Yes the Pavillion was old and run down, but it deserved better than the death that it was dealt.
    Some of my fondest memories dancing and partying with friends and lovers took place in that cherished space. Many of those friends are no longer with us, and I know that too many of us share that same sentiment. To tear it down without giving anyone a chance to put closure to such an important part of their lives is heartless and cruel. This shows just what the owner thinks of the community he purchased land in.
    The Pavillion was not just a building it was a part of our culture and the center of the FIP’s community. The new owners are mistaken if they think they can come in buy up half the town and use the words FIRE ISLAND PINES on all their advertisements, vehicles and buildings as if they now own the whole island. The Pines is not a strip of land that can be bought, it is a community and they are not part of it. Not yet anyway.

  32. Joe C. says

    Although I haven’t been out to the Island for a few years, It is sad to see another part of our history distroyed. I remember them moving the tables to clear room for the Dance floor in the Sandpiper. The ceiling was so low, you could change a light bulb while dancing. ( remember Michael Jorba, Alan Dodd, Sharon White ?)

  33. Jon says

    I remember Memorial Day 1987 when Bob Howard was managing the Pavilion. He threw open the doors at 8PM and a new era was ushered in as HIGH TEA was born. It was an exciting night that lasted for two wonderful years!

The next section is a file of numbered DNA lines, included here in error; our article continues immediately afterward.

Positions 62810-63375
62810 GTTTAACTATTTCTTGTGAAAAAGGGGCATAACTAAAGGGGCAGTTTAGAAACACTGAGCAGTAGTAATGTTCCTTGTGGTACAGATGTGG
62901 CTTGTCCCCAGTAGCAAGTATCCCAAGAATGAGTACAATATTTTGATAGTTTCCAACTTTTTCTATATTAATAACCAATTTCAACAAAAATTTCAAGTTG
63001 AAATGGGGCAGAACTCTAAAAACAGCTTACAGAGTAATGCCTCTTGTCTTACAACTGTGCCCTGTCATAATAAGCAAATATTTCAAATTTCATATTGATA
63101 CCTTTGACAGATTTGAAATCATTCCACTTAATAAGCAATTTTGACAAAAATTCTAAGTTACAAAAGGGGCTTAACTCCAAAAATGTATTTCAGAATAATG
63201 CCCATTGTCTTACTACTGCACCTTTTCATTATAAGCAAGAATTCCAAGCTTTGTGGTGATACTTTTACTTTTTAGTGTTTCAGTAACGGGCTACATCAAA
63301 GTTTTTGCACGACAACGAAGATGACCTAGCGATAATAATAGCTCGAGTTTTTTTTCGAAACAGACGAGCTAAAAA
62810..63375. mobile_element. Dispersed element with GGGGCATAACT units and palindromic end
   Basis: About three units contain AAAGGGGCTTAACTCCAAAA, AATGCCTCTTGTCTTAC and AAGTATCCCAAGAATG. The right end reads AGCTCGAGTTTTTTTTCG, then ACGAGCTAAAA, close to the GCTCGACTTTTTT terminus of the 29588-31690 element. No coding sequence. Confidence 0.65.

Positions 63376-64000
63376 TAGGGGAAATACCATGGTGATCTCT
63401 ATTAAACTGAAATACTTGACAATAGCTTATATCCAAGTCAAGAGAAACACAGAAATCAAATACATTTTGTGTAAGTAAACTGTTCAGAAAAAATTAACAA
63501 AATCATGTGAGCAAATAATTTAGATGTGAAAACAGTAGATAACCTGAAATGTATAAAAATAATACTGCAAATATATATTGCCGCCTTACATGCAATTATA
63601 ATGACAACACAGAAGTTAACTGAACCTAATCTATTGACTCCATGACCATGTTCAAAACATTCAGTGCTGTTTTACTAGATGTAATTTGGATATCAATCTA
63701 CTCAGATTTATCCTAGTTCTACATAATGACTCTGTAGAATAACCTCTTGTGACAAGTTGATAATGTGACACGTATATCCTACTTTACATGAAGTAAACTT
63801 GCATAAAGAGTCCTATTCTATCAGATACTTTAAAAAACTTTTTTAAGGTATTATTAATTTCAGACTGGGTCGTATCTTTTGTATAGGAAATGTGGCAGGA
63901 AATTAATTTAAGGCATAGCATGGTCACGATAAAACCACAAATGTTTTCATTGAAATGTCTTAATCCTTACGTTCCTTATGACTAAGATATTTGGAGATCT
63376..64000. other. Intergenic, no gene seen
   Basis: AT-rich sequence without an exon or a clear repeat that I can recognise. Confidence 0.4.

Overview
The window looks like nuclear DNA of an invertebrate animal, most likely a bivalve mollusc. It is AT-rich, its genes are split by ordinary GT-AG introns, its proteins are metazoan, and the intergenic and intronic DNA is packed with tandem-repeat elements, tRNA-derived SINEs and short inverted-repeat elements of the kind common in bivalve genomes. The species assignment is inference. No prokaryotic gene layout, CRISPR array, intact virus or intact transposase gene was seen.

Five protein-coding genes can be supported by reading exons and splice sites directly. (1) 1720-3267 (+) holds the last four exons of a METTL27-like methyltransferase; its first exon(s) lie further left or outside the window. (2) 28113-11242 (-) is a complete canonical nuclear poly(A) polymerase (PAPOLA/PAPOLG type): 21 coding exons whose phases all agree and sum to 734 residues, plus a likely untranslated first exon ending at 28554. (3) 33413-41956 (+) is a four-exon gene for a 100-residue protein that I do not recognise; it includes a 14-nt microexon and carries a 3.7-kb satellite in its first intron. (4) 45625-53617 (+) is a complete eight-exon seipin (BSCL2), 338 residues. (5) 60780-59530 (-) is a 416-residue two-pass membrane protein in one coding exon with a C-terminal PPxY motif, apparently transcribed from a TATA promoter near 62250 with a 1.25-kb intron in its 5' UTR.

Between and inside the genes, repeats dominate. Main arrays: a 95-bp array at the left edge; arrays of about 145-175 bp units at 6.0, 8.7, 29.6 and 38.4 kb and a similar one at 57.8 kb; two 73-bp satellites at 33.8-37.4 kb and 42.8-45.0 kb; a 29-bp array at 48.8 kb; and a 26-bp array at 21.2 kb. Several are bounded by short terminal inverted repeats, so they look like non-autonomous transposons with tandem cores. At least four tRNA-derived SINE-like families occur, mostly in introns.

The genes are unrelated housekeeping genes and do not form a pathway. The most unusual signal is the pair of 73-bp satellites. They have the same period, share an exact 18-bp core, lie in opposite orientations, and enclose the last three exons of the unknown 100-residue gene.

34. says

    Dear Ernest & Jon,
    Thanks for the memory. Those were really great years, when it was all new! I am organizing my thoughts a bit before I blog in with my take on the history of Fire Island Pines, the Sandpiper, the Pines Pavilion and Other Disco Chronicles: Past, Present & Future.

  35. Schuyler Bentley says

    “The Pavilion is really the architectural and social anchor of Fire Island Pines.” This is a joke right? That has to be the most over-sentimental load of crap I think I’ve ever read. The Pavilion has essentially been demolished and the Pines are not floating away. Some “anchor” indeed.

    I would like to think that the Pines will do just fine without that urine and sweat-soaked, dingy drug den; truly an architectural abomination.

    For those community members that are inexplicably terrified of the necessity of commerce, perhaps you should relocate to Water Island or the Sunken Forest. I cannot fathom wasting any more of my time on this nostalgic BS. Grow. Evolve. Change. If you cannot handle that, then take your precious memories of binge drinking, casual sex, and drug abuse with you. Have fun in the Grove.

    For some real information,

  36. says

    I believe the key words above are “necessity of commerce” and it’s a sad fact that the Pavilion was not making the kind of money it once did. The Pines will indeed do fine without this venerated edifice, but it is wrong to downplay it’s cultural and sentimental significance for several generations.
    I have no doubt that “binge drinking, casual sex, and drug abuse” will continue to thrive in The Pines, thank you very much…
    Robbie Leslie

  37. djFrankieFox says

    As we all know, in life the only constant is change. While some will embrace it, others will abhor it. Personally, I look forward to seeing something new & modern with intelligent lighting on the dance floor and fiber optic architectural lighting. It will be great to have something that will warrant a $25+ cover charge. And maybe if I’m a good boy “The Pines Gods” will smile upon this DJ and allow me a spot so that I can help the current crop of shirtless hotties make new memories! ;~]